09/10/2012, 00.00
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As Kabul takes over Bagram prison, Clinton spares the Taliban

The formal handover ceremony between the US and Afghanistan is held today. Although Washington would still like to hold onto some prisoners, Afghan President Karzai says no. Local AsiaNews sources say Afghans want to run things in accordance with their own traditions and culture as a free country. Meanwhile, Secretary Clinton slips on the Taliban, terrorism and 'black lists.' A decade of war might be in the end a waste.

Kabul (AsiaNews) - The United States has formally handed over control of Bagram prison to Afghanistan. More than 3,000 inmates, including Taliban and al Qaeda fighters, are held inside. The Americans want to keep some prisoners under their jurisdiction, but the Afghan President said that any delay in transferring prisoners would be seen as an attack against Afghan sovereignty.

On Thursday, US Secretary of State Clinton had said that Haqqani network would we blacklisted as a terrorist organisation. The group, which operates in both Pakistan and Afghanistan, is considered close to the Taliban.

However, asked on Bloomberg Radio whether the Taliban would also be blacklisted, Ms Clinton skirted around the question by saying, "we do a very intensive analysis before we designate someone as a foreign terrorist organisation".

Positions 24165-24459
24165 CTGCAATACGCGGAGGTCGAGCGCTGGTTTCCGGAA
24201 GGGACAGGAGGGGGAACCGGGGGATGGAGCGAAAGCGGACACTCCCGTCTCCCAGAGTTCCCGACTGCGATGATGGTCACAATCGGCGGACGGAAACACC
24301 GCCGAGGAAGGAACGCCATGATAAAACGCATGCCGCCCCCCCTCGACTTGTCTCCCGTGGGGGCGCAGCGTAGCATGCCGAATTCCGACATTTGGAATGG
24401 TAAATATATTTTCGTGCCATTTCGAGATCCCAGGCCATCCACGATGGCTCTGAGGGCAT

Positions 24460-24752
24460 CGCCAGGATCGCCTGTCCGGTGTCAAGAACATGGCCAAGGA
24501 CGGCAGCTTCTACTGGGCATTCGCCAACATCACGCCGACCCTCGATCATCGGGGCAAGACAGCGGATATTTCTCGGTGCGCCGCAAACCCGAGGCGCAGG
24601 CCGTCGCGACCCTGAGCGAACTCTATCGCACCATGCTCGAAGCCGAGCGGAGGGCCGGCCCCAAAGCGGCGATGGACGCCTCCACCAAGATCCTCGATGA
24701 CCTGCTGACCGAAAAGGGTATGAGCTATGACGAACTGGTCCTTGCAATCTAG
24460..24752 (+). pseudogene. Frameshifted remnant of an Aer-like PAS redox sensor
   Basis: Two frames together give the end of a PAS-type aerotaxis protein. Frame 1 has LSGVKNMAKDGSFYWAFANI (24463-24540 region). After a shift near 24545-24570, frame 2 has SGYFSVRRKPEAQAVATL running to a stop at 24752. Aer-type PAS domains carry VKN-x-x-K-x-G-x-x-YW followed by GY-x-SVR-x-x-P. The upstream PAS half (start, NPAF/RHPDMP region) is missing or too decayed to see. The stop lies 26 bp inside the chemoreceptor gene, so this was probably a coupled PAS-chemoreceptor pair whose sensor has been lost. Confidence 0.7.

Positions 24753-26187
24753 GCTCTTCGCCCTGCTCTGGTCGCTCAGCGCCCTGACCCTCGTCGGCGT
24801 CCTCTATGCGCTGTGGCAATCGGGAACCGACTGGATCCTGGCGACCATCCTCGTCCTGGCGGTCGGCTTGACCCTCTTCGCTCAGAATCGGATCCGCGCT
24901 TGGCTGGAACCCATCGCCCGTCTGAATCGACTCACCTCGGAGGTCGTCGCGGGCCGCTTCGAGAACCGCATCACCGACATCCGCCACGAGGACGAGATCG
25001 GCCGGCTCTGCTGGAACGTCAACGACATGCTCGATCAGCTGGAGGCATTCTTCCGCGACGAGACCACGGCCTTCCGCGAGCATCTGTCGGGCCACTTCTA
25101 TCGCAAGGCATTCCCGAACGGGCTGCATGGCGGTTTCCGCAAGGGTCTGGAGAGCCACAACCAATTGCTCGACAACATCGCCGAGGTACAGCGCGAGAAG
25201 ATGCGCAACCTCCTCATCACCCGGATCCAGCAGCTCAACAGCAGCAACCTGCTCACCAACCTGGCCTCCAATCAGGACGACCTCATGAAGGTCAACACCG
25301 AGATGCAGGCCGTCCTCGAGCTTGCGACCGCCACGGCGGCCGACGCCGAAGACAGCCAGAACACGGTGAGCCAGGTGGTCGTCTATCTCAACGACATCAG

Local sources told AsiaNews, anonymous for security reasons, that such a statement is "contradictory" and show "an absolute lack of diplomatic seriousness".

On 9 March, the US and Afghanistan signed an agreement that would see Kabul take control of Bagram prison within six month. However, the two parties now disagree on whether 50 foreigners held in the detention centre, and some 600 people detained since the agreement are included.

Sources told AsiaNews that Karzai's resolve in asserting Afghan authorities is a signal "that Afghanistan wants to be itself. The Taliban are not the country's history and 2,000 years of history cannot be reduced to the Taliban."

"People have clearly said that they want an end to Western presence. People want to govern themselves, which is right and proper for any free country, according to their traditions, customs and religion. The West will just have been a blimp in Afghan history. Yet, this does not mean Taliban domination."

US troop pullout is set for 2014. At that point, the country will face two prospects. "We could have a military coup since in 10 years the West has trained an army spending 70 per cent of international aid, against 12 per cent in education. Or we could see a political dialect like in many European countries. Whatever the case, Afghanistan has the right to self-government. The international community must respect that, and must admit that 'our people died in vain and we spent our money in vain'."

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